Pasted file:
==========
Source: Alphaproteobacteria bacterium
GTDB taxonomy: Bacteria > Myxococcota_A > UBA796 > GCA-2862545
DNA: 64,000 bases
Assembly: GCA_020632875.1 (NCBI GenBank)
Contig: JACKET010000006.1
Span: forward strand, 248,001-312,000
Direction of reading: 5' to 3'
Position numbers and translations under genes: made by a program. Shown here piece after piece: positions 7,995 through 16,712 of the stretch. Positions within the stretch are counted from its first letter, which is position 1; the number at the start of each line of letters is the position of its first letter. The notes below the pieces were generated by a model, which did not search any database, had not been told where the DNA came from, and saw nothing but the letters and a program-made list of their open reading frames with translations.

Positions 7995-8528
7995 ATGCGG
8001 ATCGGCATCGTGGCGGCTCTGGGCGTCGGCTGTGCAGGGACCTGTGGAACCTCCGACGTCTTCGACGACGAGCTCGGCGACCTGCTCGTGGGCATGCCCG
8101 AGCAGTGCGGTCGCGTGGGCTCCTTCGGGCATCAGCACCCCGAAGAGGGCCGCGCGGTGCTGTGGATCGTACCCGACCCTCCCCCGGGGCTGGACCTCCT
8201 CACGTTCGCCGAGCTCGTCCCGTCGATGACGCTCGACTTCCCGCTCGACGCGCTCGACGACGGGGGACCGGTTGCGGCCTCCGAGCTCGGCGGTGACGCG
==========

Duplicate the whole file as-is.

Source: Alphaproteobacteria bacterium
GTDB taxonomy: Bacteria > Myxococcota_A > UBA796 > GCA-2862545
DNA: 64,000 bases
Assembly: GCA_020632875.1 (NCBI GenBank)
Contig: JACKET010000006.1
Span: forward strand, 248,001-312,000
Direction of reading: 5' to 3'
Position numbers and translations under genes: made by a program. Shown here piece after piece: positions 7,995 through 16,712 of the stretch. Positions within the stretch are counted from its first letter, which is position 1; the number at the start of each line of letters is the position of its first letter. The notes below the pieces were generated by a model, which did not search any database, had not been told where the DNA came from, and saw nothing but the letters and a program-made list of their open reading frames with translations.

Positions 7995-8528
7995 ATGCGG
8001 ATCGGCATCGTGGCGGCTCTGGGCGTCGGCTGTGCAGGGACCTGTGGAACCTCCGACGTCTTCGACGACGAGCTCGGCGACCTGCTCGTGGGCATGCCCG
8101 AGCAGTGCGGTCGCGTGGGCTCCTTCGGGCATCAGCACCCCGAAGAGGGCCGCGCGGTGCTGTGGATCGTACCCGACCCTCCCCCGGGGCTGGACCTCCT
8201 CACGTTCGCCGAGCTCGTCCCGTCGATGACGCTCGACTTCCCGCTCGACGCGCTCGACGACGGGGGACCGGTTGCGGCCTCCGAGCTCGGCGGTGACGCG